Yes, there is the ocean of water, of culture, of tradition, of experiences between us. But it’s not that bad: thrice upon a time I was in New York, five years ago Venantius visited me and spent in Dabrowa Dolna a few hours – what a visit it was! as intensive and colorful as his paintings are, as precise as his carvings. What does it mean? Does it matter? Dance it matter?

There is an ocean of language between us. Which and what language? He does not understand at all my mother tongue. I don’t understand his mother tongue. He doesn’t understand my father tongue. I don’t understand his father tongue.  He doesn’t understand my brother tongue. I don’t understand his brother tongue. He doesn’t understand my uncle-and-aunt tongue.  I don’t understand his uncle-and-aunt tongue. He doesn’t understand my cousin tongue. I don’t understand his cousin tongue. And so on. Up to friend-and-enemy-of-ours tongue …… to the acquaintance-tongue which we share to some extent …… or rather the acquainDance tongue …… Tongue or tango? Or maybe T’ang…Oh! Language is the most crazy dance ever.

To create bokuga (ink drawings/paintings) requires an understanding of unique relationships — of ink to paper, viscocity of the ink, transparency, and layering. One works fast; and in drawing dancers almost as if one has to get ahead of oneself. I knew that this medium and approach would complement my absorption of movement and rhythm — allowing me line and tone, the possibility for traces of the brush to show, as well as well bleeding ink into paper — essentially a broad idiom, along with the spontaneity developed over the years.

Manifestations are visions of  separate elements coalesced into a unified experience: a totality of meaning. (vjp)

The opportunity to travel to Poland in 2006, was a flash out of the blue. A friend who worked in security for Ogivy NY. had won two round trip tickets to Poland in a raffle from a Polish bank in Williamsburg, NY. Freddy offered them to me for the price of one! Thus Cecilia and I made it to Łódź, Poland and hand delivered my Moleskeine books that had been accepted for IBAF VIII ed. Radek played a huge role in facilitating the interaction, and then extended us an invitation to visit him. That was essentially a liberation, moving into unplanned territory and getting to hear about his Liberatorium. I guess he saw that we were easy-going, and wiling to take things as they come! This opportunity brought us to Kielce and Dabrowa Dolna to Radek and Krystyna’s home. It was a splendid meet up, essentially “at the edge of the world.” At his home/studio he shared his love of books, the books he makes, his polymath being, and the entire process of producing a book that resides in his mind out in the open as a physical entity.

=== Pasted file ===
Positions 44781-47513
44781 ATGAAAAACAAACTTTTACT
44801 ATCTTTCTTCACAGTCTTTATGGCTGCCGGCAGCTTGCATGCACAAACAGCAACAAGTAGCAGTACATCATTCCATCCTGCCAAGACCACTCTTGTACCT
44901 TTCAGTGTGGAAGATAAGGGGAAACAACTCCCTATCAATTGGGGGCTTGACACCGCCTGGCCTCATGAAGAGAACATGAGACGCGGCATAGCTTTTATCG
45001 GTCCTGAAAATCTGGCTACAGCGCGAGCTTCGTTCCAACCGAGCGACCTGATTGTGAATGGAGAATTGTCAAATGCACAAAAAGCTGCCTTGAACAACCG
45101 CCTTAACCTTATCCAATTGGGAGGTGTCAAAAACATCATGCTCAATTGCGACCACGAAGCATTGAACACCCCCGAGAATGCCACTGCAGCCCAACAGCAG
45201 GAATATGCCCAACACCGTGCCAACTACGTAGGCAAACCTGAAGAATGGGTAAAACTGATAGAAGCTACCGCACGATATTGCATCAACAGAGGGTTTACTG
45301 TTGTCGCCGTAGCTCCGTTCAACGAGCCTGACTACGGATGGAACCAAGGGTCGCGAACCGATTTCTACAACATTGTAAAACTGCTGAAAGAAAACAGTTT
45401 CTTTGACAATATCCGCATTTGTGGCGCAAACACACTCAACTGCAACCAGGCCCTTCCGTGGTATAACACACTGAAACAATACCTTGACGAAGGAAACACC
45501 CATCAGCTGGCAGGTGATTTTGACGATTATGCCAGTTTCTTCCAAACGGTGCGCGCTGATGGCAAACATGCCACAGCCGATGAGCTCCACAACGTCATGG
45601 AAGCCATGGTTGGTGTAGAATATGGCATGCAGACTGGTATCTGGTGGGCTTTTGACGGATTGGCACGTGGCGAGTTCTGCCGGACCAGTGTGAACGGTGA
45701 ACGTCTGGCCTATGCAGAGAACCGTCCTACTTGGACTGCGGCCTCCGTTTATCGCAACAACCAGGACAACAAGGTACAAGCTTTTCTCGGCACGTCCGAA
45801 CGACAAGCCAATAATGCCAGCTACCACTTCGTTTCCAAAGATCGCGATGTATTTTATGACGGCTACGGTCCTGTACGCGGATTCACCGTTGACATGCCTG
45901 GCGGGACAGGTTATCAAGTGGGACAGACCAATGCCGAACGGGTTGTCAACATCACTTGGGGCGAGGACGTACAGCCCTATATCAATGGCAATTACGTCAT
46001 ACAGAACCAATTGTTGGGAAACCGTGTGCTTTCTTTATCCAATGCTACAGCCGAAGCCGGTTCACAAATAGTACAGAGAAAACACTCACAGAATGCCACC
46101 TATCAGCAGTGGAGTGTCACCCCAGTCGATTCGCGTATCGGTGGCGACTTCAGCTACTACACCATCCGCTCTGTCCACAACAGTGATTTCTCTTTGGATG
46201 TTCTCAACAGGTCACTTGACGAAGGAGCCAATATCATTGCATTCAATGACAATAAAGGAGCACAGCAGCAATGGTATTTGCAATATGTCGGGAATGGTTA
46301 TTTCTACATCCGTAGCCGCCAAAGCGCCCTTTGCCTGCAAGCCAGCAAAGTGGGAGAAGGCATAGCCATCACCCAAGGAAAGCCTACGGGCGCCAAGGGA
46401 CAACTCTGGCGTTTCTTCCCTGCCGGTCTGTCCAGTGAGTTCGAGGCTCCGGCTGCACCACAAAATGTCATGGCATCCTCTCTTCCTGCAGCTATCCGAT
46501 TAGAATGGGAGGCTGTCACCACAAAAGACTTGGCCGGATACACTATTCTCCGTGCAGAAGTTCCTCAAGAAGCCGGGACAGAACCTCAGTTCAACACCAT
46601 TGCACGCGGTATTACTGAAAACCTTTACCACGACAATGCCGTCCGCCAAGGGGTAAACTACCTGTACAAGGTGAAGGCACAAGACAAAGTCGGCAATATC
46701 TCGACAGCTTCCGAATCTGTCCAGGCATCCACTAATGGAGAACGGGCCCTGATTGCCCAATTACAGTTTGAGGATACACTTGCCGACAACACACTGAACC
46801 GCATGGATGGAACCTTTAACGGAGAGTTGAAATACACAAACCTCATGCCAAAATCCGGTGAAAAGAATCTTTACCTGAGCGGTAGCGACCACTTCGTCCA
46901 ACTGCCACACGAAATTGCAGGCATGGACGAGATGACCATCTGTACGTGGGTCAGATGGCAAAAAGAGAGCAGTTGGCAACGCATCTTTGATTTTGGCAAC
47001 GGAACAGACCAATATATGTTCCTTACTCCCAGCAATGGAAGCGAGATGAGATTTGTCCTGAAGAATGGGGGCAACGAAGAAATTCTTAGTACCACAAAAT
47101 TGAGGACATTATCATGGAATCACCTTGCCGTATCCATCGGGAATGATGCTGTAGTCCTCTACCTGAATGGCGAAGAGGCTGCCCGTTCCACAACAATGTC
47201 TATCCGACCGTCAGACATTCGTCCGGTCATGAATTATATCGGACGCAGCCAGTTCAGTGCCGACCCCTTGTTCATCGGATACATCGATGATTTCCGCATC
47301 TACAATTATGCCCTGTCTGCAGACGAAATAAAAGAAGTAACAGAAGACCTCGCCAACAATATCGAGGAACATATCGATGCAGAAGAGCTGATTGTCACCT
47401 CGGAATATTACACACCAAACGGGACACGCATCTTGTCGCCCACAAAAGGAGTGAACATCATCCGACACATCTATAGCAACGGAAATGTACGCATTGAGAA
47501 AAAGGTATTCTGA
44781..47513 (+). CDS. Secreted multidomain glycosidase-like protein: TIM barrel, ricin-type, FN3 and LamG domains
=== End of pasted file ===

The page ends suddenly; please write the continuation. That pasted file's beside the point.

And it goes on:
Collaborations come about in various forms. Often the intent is not at all to collaborate, but things happen—and what seems as a collaboration is not such. I see ours as a concert, an alliance — indeed a cor-respondence, a correspondence, a correspondAnce from a number of factors, beginning from our interaction in 2006. I see correspondAnce as stemming from shared kinship and respect with Radek. CorrespondAnce-Sein is a level of consciousness, different from what I experience/d when drawing the dancers. That difference became apparent upon reviewing the text and design which lent the book its nature! Some collaborations are very involved, there is a lengthy back and forth; others are reflections; in some collaborations the material is hashed over, reworked and peered at closely, argued and integrated towards a comfortable whole; yet others strive for a more precarious balance until both/all parties feel they are on the same page. In our case it was a correspondence by virtue of a particular brand of trust. Two individuals who take their own skills and modalities seriously, and respect the same in the other(s). Is that not what a part of dance is also about; about hitting one’s mark, about not being dropped, about being supplemented with counter energies that complement  as well as provide tension to one’s own movement in space?

To my knowledge, CorrespondAance is in the collection of the University of Poznan, Poland, Joicy and Johannes, in 2013 six copies were bought by 
Fiorello LaGuardia High School of Music and Art & Performing Arts…

To purchase a copy:

Or contact Radek Nowakowski at Thank you. 


Asia said...

Great idea, beautiful visualization, wonderful sumi-e art which is over languages and cultural barriers, Congratulations!

Venantius said...

Thanks Asia.
Also see: Ode to a Fragment of Silence
Sumi, gansai in a Chinese concertina book. 156" x 10.10".
(Reads from right to left. Must be viewed large:

Some quick ones here: